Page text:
Springer Online Journal Archives 1860-2000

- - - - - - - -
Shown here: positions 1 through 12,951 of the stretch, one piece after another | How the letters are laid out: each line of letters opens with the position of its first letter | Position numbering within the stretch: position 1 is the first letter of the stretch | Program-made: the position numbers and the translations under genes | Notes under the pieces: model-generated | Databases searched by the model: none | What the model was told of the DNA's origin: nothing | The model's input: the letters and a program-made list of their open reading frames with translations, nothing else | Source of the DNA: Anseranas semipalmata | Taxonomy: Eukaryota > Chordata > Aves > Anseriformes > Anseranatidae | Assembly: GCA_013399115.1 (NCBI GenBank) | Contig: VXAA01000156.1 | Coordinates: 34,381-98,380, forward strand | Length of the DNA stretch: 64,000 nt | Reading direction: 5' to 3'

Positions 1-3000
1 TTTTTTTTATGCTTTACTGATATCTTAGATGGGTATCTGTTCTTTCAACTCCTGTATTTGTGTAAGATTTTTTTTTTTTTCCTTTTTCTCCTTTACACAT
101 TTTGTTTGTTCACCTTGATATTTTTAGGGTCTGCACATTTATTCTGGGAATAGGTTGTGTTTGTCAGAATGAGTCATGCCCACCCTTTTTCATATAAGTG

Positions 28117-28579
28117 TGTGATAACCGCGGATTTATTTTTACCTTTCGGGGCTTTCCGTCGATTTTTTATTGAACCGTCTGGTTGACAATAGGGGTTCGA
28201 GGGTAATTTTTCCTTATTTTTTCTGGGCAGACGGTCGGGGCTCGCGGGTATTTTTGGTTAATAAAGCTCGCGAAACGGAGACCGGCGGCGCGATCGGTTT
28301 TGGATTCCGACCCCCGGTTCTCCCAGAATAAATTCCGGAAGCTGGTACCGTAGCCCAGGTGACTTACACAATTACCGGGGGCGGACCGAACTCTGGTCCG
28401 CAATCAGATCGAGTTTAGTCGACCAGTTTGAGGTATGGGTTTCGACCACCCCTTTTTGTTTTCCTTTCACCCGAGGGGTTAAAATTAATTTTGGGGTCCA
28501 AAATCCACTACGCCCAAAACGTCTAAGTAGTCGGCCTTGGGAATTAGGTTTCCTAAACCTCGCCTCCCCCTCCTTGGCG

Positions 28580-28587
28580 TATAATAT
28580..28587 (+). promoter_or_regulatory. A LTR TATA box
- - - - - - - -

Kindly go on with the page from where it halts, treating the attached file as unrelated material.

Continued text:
Abstract Major, trace element and Sr-isotope compositions are reported for a suite of lavas coming from the area of Commenda in the SE Vulsinian district. The analyzed samples have all low silica contents and variable but generally high CaO, MgO and FeOt. Based on K2O% and K2O/Na2O ratio, the rocks from Commenda can be classified as belonging to the Potassic Series (KS) and the High-potassium Series (HKS). The HKS rocks appear to have derived by cristal/liquid fractionation from the most mafic types with separation of olivine and clinopyroxene and then of clinopyroxene + leucite. The most primitive HKS rocks have aphyric texture and high Mg-values, Cr and Ni contents which are close or within the range of values of magmas formed by partial melting of periodititic mantle sources. The KS rocks have lower incompatible element contents as the HKS rocks with similar degree of evolution. The variations of Sr-isotopic ratios of the analyzed rocks and of other Vulsinian lavas, indicate that the basic HKS Vulsinian rocks did not interact significantly with the continental crust. Instead, the KS appears to have evolved by combined crystal fractionation and assimilation processes, starting from parental magmas which had87Sr/86Sr ratio not significantly lower than that found in the less evolved rocks of the suite. The most primitive HKS rocks from Commenda have hygromagmatophile element distribution pattern characterized by high ratio of LILE/HFSE with negative anomalies of Ta and Ti, resembling closely those of other Roman mafic volcanics. The primitive geochemical characteristics of the Commenda rocks exclude that these features are the products of interaction with the crust and provide a further support to the hypothesis of a genesis within a subduction-modified mantle source.
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